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Tips for teaching writing
Teaching writing is important, and it is also difficult. If you give learners the chance to write often, and the chance to revise and refine their writing, you will be building the foundation for successful writing. Above all . . .
Make writing meaningful. Young writers can express themselves about topics that are important to them. These can include their families, special events in the community, topics in social studies, and many more.
The key is to provide students with a balance of guidance and choice; the goal of this balance is to guide them toward interesting and important ideas, and to enable them to find their way to meaningful materials within these topics.
Here are a few other tips:
Invite young writers to write freely, without worrying about correctness. Children who are just learning to write can build language structures and expression, even if they use imaginary spellings and strange punctuation.
You can teach young children to spell in many ways, including spelling out loud, spelling games, and crossword puzzles. However, when they write and are too concerned about correct spelling and punctuation, they have difficulty building a deeper, more intuitive (and more fundamentally important) relationship to language.
The central goal of writing at all levels should be effective communication of an idea.
The central rule for teachers of writing should be to create the chance for meaningful communication.
Invite young learners to dictate stories to a "scribe," who could be you, the teacher, a volunteer from the community, or an older student. (Remind the learner to be patient and speak slowly.) The young storytellers can then illustrate their stories. This exercise builds a bridge between speaking and writing.
Ask young learners to write about their own lives and experiences. Whether it's a holiday, or their experience with their grandparents, or any other experience outside the classroom, young writers write best when they write about something they know well.
Engage young writers in short bursts of writing. For children under the ages of 8 or 9, it's very tiring to hold the pencil or chalk, make the letters, and remain focused on the message to be communicated. Writing often, for brief periods, is much more effective than trying to write for a long period of time.
Encourage writers to keep journals or diaries. Writing is one way of structuring thought. Journal writing is important because it's not public. It can represent, for the writer, a chance to write in the most free way. For this reason, if you are planning to collect and review their journals, you should let students know this in advance.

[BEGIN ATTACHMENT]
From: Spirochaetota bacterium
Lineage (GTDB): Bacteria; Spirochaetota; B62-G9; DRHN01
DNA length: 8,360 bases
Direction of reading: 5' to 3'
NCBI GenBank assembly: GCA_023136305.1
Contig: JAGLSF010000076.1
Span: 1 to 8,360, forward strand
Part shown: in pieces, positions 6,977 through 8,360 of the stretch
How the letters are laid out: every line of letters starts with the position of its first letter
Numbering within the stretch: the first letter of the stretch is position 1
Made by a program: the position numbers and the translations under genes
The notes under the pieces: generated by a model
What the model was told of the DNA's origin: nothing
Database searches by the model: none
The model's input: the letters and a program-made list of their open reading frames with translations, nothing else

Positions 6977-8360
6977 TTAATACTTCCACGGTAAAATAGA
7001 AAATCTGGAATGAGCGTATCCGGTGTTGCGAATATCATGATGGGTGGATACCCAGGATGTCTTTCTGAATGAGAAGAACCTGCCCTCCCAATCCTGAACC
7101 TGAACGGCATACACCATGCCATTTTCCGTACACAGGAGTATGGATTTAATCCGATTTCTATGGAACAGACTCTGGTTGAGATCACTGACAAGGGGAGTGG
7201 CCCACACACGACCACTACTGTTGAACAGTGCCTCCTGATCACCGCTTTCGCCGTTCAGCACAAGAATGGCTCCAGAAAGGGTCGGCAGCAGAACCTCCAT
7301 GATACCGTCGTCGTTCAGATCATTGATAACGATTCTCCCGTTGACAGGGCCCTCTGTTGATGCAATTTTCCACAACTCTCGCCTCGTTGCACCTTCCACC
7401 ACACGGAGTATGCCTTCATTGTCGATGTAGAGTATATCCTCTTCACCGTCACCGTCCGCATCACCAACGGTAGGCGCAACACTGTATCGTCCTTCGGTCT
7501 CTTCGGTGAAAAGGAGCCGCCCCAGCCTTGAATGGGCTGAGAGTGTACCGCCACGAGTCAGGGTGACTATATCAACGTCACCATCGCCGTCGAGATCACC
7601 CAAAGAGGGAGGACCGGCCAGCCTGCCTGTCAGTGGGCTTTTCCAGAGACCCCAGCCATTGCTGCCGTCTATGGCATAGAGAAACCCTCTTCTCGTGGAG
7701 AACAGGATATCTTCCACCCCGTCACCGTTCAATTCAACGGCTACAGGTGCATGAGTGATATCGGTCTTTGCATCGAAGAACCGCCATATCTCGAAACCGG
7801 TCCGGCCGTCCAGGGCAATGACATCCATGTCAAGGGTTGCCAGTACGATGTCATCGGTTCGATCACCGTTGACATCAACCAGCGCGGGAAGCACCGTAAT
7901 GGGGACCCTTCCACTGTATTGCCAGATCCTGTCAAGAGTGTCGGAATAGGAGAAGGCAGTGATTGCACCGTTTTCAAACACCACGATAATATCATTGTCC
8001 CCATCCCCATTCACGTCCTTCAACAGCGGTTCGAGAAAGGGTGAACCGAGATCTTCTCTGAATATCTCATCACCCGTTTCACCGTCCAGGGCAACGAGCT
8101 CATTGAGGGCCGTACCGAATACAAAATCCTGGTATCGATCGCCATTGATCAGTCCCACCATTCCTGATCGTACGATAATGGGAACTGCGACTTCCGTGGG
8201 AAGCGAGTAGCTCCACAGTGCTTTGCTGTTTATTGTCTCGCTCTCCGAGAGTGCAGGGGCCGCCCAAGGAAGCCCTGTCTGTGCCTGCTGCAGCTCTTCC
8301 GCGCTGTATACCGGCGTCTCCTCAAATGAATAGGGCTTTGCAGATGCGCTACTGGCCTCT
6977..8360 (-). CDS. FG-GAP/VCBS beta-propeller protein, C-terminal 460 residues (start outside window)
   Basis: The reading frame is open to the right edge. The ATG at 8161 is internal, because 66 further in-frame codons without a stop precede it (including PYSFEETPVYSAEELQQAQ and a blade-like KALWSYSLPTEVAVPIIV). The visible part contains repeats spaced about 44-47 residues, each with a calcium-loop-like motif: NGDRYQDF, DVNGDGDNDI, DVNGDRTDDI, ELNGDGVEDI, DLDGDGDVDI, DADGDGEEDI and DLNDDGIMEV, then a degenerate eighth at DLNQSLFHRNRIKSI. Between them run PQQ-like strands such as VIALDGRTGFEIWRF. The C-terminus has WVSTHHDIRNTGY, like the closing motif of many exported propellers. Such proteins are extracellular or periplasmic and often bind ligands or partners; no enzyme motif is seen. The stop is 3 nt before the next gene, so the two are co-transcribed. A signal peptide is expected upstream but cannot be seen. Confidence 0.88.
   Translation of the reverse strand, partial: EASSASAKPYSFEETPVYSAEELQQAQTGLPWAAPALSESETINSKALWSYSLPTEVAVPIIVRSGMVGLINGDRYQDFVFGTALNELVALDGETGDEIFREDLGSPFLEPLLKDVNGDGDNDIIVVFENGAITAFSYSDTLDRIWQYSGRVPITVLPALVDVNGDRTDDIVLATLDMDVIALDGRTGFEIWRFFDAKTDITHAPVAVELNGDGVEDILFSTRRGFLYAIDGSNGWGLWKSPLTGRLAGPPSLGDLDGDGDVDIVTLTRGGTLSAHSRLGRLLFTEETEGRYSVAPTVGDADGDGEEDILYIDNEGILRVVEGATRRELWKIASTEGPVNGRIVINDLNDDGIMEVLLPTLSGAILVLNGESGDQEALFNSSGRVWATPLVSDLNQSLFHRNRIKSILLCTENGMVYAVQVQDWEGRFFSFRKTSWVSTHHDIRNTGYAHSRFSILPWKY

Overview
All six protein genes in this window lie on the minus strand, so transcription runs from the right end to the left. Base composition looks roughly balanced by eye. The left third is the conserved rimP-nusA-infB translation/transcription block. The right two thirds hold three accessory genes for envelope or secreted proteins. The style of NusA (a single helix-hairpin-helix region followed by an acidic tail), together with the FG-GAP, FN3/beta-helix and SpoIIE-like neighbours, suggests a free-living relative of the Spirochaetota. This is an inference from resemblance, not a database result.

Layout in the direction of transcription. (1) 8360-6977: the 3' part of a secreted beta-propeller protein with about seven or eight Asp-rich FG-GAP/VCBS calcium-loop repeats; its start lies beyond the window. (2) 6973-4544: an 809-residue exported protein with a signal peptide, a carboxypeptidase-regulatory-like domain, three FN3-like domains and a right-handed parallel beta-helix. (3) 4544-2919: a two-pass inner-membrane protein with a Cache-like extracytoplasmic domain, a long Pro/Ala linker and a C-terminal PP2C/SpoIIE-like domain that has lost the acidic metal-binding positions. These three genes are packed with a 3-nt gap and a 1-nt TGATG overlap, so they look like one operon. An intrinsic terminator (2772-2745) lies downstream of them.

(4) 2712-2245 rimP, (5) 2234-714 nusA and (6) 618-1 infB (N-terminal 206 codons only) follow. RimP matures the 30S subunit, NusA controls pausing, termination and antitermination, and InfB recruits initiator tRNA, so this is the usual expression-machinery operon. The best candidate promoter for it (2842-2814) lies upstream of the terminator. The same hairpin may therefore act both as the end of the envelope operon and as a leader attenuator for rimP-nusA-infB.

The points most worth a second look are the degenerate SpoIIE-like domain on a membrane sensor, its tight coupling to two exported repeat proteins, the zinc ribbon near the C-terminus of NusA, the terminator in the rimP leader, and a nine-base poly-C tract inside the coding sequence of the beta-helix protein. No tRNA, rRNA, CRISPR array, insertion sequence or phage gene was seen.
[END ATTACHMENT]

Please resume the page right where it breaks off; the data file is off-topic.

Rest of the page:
Give writers the chance to revise. Professional writers may spend up to 85 percent of their time revising their first drafts. In classroom writing assignments, it's vitally important to encourage students to write freely, in their own words, and to try to cover all their thoughts on a topic. (Revision is more important for students over the ages of 8 or 9, who have begun to write more naturally to express themselves.)
(When learners can write and revise with computers, using word processing applications, revision is both easier and more effective.
Make opportunities for every imaginable kind of writing. When older learners write about how they considered a mathematics problem, about the way the weather affects the lives of their family members, or about objects and processes that they encounter in science, they are using writing as an effective tool.
Publish writing to make it meaningful. Learners' writing can be "published" on the walls of the classroom. It can also be shared with learners in other classes, with families and the community, and with others. When learners write letters to a community leader or a resource expert, whether to ask questions, offer opinions, or simply express appreciation for a visit, they have the chance to write about things that are important to them.
When their work is going to be published in some way, students are writing with a purpose.
Journal activity: Writing and review
Write in your journal every day for a week, for at least 20 minutes. Try to write at the same time of day. Complete at least one other journal activity that is described in this web site.
At the end of the week, review what you have written. Which topics that you addressed were most important? Try to analyse how your writing changes from the first day's entry to the last.
Discuss with another teacher how you guide children to write more, and more often, in your class. Post your ideas to the web site, and read what others have to say.
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Last revised April, 1999
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